In the late 1990s, the PA system began to focus on marine and freshwater protected areas. The 1997 Oceans Act and the 2002 National Marine Conservation Areas Act provided the legal framework for creating a system of marine protected areas. Other emerging forms of PAs include Indigenous and jointly managed ones.

From its beginnings in 1885, Canada's protected areas system (federal, provincial, municipal and private) now includes in excess of 5000 PAs, representing over 1,000,000 km2, or nearly 10% of the terrestrial area of the country, under various levels of protection. Less than 1% of marine area under Canadian jurisdiction is currently contained within a PA.

Types of Protected Areas in Canada

Federal Protected Areas

National Parks The national parks system is administered by Parks Canada and individual parks are established to be representative of the country's natural regions. National parks are protected for ecological integrity as well as for public appreciation and enjoyment. This PA type comprises the largest portion of area protected in Canada. National park reserves are a special category of national park, which exists in areas subject to unresolved Indigenous land claims.

National Marine Conservation Areas Large marine or freshwater PAs are managed by Parks Canada for both conservation and sustainable use. National Marine Conservation Areas are established to be representative of Canada's marine ecological areas. National marine conservation area reserves may also be established in areas subject to Indigenous land claims.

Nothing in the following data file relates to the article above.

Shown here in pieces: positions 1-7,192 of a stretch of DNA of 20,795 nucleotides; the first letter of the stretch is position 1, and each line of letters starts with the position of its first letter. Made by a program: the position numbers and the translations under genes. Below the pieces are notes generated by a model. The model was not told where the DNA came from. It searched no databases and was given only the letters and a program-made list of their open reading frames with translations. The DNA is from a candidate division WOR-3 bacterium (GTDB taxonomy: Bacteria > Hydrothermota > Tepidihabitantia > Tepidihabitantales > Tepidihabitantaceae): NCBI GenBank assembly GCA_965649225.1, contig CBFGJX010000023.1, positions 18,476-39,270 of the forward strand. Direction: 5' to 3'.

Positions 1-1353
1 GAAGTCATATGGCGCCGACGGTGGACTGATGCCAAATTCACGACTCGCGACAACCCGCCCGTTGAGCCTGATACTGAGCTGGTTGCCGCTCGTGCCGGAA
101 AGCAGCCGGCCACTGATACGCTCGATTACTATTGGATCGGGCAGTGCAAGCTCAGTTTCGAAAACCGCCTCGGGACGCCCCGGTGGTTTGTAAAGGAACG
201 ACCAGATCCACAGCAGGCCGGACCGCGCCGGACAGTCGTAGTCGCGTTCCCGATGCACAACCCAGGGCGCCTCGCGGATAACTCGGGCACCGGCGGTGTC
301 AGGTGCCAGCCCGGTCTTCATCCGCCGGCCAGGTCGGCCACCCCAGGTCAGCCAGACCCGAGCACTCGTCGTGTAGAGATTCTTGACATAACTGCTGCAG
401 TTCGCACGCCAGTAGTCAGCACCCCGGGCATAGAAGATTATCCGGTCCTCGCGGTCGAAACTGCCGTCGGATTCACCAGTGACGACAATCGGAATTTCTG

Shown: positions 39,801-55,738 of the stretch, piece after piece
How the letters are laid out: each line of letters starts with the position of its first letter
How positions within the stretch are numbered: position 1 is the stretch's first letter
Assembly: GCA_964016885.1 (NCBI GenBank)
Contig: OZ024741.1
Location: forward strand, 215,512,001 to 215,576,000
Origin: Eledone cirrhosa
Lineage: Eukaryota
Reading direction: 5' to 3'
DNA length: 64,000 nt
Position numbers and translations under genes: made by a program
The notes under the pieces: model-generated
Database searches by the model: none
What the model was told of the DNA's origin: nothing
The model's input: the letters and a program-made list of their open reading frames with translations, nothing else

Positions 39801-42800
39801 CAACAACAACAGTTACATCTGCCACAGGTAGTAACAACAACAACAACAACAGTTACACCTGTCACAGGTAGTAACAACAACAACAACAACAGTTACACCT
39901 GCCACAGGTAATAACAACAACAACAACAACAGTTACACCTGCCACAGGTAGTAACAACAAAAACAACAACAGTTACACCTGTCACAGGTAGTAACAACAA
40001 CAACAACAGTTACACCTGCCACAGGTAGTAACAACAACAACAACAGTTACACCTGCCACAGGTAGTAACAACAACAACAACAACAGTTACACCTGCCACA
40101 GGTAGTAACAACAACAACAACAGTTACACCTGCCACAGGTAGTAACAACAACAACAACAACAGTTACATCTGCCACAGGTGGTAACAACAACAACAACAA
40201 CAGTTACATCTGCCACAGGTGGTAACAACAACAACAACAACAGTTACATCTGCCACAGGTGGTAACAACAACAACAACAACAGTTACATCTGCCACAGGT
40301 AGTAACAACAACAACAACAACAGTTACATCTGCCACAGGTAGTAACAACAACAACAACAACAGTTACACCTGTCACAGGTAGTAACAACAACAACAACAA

Marine Protected Areas Established and administered by Fisheries and Oceans Canada, marine protected areas protect and conserve important fisheries or marine mammal habitat.

Migratory Bird Sanctuaries Environment Canada manages migratory bird sanctuaries to protect critical habitats for migratory birds. Such areas may be under federal, provincial or private ownership.

National Wildlife Areas Managed by Environment Canada, national wildlife areas are established to protect nationally significant aquatic or terrestrial animal habitats. National wildlife areas existing in marine waters are termed marine wildlife areas.

Provincial Protected Areas

Every province and territory in Canada maintains a provincial park system. Provincial PAs come in many varieties and levels of protection, including provincial parks, ecological reserves, wilderness areas and wildlife management areas. Provincial parks represent the largest number of protected areas in Canada, though they tend to be smaller in size than national parks.

Municipal Protected Areas

Most municipalities and regional districts in Canada maintain a protected area system. The purpose of these parks varies from those devoted solely to recreation through to those managed for biodiversity conservation, but there is generally a stronger emphasis on recreation.

Indigenous Protected Areas